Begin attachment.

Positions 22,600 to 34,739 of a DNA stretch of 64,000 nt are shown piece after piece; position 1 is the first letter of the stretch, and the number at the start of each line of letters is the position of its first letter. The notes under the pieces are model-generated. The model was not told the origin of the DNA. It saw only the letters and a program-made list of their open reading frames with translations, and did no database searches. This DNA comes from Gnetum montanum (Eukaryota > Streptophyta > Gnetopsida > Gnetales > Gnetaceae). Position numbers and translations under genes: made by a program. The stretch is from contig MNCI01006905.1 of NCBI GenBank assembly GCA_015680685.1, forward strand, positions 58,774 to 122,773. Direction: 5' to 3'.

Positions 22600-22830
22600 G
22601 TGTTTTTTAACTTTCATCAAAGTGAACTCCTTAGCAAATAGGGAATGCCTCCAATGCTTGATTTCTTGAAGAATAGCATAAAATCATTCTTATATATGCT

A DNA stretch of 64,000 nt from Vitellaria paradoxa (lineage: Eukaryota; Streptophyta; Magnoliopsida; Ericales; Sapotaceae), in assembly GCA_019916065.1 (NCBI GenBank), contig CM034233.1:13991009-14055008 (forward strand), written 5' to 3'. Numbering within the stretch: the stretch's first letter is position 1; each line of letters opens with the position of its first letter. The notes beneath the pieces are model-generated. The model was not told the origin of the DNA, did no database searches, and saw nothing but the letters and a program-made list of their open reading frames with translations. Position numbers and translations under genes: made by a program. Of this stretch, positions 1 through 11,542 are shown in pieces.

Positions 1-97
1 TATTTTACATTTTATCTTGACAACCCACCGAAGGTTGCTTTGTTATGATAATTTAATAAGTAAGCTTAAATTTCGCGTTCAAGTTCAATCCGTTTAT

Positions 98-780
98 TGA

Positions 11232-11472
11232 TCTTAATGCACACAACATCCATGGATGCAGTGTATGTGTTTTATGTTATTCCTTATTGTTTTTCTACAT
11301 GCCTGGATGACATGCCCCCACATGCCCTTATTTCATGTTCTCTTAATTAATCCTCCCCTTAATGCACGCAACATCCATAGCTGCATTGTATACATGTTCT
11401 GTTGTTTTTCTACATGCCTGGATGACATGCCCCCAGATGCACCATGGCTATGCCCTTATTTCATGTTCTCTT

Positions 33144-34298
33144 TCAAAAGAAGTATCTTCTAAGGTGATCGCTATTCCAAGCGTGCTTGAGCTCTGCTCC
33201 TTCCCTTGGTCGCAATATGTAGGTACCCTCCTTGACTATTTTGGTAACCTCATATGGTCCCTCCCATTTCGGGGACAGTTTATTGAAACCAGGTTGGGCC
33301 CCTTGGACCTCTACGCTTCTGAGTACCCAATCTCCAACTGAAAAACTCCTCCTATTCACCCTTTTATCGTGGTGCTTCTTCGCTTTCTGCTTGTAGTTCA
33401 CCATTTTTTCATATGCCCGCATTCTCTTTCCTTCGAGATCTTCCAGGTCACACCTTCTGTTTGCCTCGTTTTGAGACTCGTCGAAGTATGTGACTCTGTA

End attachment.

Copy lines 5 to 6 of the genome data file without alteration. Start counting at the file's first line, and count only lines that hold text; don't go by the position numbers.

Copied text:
A DNA stretch of 64,000 nt from Vitellaria paradoxa (lineage: Eukaryota; Streptophyta; Magnoliopsida; Ericales; Sapotaceae), in assembly GCA_019916065.1 (NCBI GenBank), contig CM034233.1:13991009-14055008 (forward strand), written 5' to 3'. Numbering within the stretch: the stretch's first letter is position 1; each line of letters opens with the position of its first letter. The notes beneath the pieces are model-generated. The model was not told the origin of the DNA, did no database searches, and saw nothing but the letters and a program-made list of their open reading frames with translations. Position numbers and translations under genes: made by a program. Of this stretch, positions 1 through 11,542 are shown in pieces.

Positions 1-97